by Philipp Meyer
Allen and Unwin. Adult Other. Paperback RRP $32.99
Guest Reviewer - Anastasia Gonis
The title of this dark but compelling novel is a metaphor for the slow decay of life in rural America from opportunities lost along with jobs and hope. Through the lives of the characters and their predicaments, we view lives spiralling out of control from one unpredictable event that leads to a sequence of irreversible decisions.
Isaac and his sister Lee are the smartest kids in the county. Lee, by going on to Yale, escaped all responsibility for her damaged father. Isaac chose to stay and care for him after an accident left him in a wheelchair. His mother also escaped by exiting the picture by drowning herself five years previously. But now Isaac has decided at last to get away and start a new life using the large sum of money stolen from his father’s stash. He goes in search of his friend Billy Poe in the hope that they can make the escape together.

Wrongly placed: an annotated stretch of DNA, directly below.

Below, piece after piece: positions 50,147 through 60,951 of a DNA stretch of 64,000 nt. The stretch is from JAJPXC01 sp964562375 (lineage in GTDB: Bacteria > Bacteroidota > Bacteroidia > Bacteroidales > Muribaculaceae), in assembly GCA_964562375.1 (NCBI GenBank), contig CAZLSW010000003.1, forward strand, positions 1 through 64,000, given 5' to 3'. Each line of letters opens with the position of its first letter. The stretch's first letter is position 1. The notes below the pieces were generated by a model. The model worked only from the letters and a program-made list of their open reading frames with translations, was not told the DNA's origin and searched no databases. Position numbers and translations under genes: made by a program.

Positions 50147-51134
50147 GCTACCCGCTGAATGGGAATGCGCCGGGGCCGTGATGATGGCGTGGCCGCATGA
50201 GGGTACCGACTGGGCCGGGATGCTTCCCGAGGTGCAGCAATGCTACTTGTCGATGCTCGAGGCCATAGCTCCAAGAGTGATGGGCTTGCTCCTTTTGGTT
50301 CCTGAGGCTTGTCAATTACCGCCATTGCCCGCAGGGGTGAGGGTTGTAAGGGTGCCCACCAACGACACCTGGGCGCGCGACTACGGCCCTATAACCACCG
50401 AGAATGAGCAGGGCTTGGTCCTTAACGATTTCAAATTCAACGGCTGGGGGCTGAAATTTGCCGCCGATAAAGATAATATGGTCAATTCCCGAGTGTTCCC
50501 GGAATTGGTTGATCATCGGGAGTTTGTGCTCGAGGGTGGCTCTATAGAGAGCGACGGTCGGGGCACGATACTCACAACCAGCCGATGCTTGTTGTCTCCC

Billy is a failure due to his disregard of the countless opportunities life presented to him. His father has abandoned them and his mother, Grace, a gentle and loving person has failed to replace him permanently with anyone worthwhile, regardless of her on again-off again relationship with the loyal Bud, their county sheriff.
Billy consents to accompany Isaac for part of the way. They find shelter in an abandoned barn which is also the stopping place of several other fugitives who come upon the two boys. Isaac feels uncomfortable in their presence and decides to leave. Billy as usual, postpones making a decision and remains. But Isaac returns soon after to find Billy at knife point and the incident that follows sweeps the boys’ future out from under them.
Meyer has captured a real sense of time and place. The six parts of the book examine the damage done to each individual life by the choices they made. The language, like the story, is hard and gritty, and the fine line between life and death is always visible. It’s a book that won’t be easily put down.